Slightly more than a month after the baffling execution-style slayings of nine people at a Buddhist temple west of Phoenix, authorities said Friday that they had arrested five Tucson men for the crime and were seeking three other suspects.
Maricopa County Sheriff Tom Agnos said that up to eight men had gone to the temple, mistakenly expecting to find a great deal of valuables and money. But they found little, he said.
He said that they then systematically executed their victims--six monks, a 71-year-old nun, a temple helper and a 16-year-old trainee.
"We are convinced that we have the suspects that committed this crime in custody," Agnos said at a press conference. He said the arrests resulted from an anonymous telephone call to the Tucson Police Department Tuesday.
Investigators obtained search warrants and raided four homes, recovering a firearm that Agnos said would be tested to determine if it was the murder weapon.
The sheriff said that only one man had been booked on charges thus far. Victor P. Zarate, 28, faces nine counts of first-degree murder and was ordered held without bond at a court appearance Friday morning.
Charges will be filed against the remaining suspects later, Agnos said.
The discovery of the bodies Aug. 10 at the isolated Wat Promkunaram temple about 20 miles west of Phoenix sent shock waves through Thai and Buddhist communities in Arizona and elsewhere.
The crime--the largest mass murder in Arizona history--sparked an investigation by a 66-member multiagency task force, and rewards totaling $50,000 were offered.
Agnos said authorities invested 15,000 hours and checked out more than 500 leads before they got the break in the case.
"Lead No. 511 turned out to be a pretty good lead," he said.
Acting on the tip, sheriff's investigators searched four homes in Tucson and brought six people to Phoenix for questioning. One of those people was released. In addition to Zarate, the others arrested are Mike Lawrence McGraw, 24; Mark Felix Nunez, 19; Dante Parker, 20; and Leo Valdez Bruce, 28.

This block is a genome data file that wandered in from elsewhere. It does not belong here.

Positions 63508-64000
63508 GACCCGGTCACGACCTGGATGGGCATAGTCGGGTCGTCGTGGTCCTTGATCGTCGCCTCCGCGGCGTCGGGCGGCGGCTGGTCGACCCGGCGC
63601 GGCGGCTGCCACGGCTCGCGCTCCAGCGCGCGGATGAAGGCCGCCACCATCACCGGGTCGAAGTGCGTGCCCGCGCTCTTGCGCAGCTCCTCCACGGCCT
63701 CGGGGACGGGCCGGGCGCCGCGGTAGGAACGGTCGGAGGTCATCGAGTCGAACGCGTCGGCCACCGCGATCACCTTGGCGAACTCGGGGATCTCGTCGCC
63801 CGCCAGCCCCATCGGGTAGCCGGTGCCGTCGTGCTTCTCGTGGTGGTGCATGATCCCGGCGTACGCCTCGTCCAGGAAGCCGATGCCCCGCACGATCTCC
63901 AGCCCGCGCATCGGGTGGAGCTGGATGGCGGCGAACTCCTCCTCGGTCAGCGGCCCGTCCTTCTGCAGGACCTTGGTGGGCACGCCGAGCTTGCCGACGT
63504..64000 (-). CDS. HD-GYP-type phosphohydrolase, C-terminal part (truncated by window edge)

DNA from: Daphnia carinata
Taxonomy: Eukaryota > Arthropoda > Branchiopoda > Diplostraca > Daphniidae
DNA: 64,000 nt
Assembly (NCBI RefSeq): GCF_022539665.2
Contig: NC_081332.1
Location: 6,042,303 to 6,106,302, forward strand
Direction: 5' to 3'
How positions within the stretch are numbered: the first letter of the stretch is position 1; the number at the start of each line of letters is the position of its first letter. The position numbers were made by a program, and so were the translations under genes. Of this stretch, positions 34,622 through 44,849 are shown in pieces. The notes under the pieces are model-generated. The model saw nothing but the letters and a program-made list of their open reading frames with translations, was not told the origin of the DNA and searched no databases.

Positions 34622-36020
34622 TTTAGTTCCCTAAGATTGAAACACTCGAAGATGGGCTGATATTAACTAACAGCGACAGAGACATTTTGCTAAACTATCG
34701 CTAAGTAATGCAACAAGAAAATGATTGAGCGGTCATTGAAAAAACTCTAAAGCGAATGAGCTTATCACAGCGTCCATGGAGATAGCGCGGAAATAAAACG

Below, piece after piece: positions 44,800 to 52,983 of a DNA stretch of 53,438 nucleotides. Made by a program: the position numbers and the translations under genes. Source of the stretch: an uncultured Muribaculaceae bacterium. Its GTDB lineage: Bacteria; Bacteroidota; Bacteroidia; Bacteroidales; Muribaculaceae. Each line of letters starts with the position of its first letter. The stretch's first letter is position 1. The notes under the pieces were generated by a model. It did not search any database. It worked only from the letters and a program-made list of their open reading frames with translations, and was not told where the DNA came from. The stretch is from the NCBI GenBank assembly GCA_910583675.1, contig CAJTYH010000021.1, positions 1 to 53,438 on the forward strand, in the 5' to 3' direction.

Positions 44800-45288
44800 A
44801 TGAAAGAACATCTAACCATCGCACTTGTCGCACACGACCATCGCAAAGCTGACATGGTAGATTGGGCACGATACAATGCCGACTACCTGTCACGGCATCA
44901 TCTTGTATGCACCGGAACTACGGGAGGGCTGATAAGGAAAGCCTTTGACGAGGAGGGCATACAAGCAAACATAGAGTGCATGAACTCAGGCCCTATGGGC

During the investigation, authorities considered a variety of motives--including robbery, racial hatred, drug involvement and gang-related activities. Agnos said statements from the suspects indicated the crime was not related to race or gangs.
Although the search warrants sought items linking suspects to the Crips--a Los Angeles-based gang that has branched out into Arizona--Agnos said some of the men in custody had no gang involvement.
He said the five men and up to three others are alleged to have met at a park in Tucson on the evening of Aug. 9 and planned their trip to the temple, about 2 1/2 hours away. The suspects allegedly came to Phoenix in two stolen vehicles, stopped to buy and smoke some marijuana and crack cocaine, then proceeded to the temple, the sheriff said.
There, according to Agnos, the men allegedly rounded up the temple's occupants and ransacked the living quarters.
"When they found that the valuables that they thought were there were not there, they systematically killed the nine people," he said.
Agnos said it is possible the victims were killed one by one after each was asked to produce some goods. Their bodies were found lying face down in a circle on the floor of the living room at the temple.
He refused to specify what type of gun was recovered, but authorities had previously said the victims were sprayed with buckshot, then shot in the back of the head with a small-caliber rifle or pistol.
The sheriff said the suspects then drove back to Tucson after allegedly taking a few items, including money, electronic equipment and a camera.
The Phoenix temple has about 400 members, most of them Thai. Choosin Savee, president of the temple board of directors, said he and others in the community were happy to learn of the arrests and the nature of the evidence against the suspects. He said Thais and other Buddhists may feel relieved to hear that the motive was not thought to be related to race or religion.
Thai Ambassador M. L. Birabhongse Kasemsri, who coincidentally was in Phoenix on the day the arrests were announced, predicted Thais around the world would be "relieved and encouraged" by the arrests.
County Atty. Richard Romley, who has appointed a team of three lawyers to prosecute the case, has said he plans to seek the death penalty for those who committed the murders.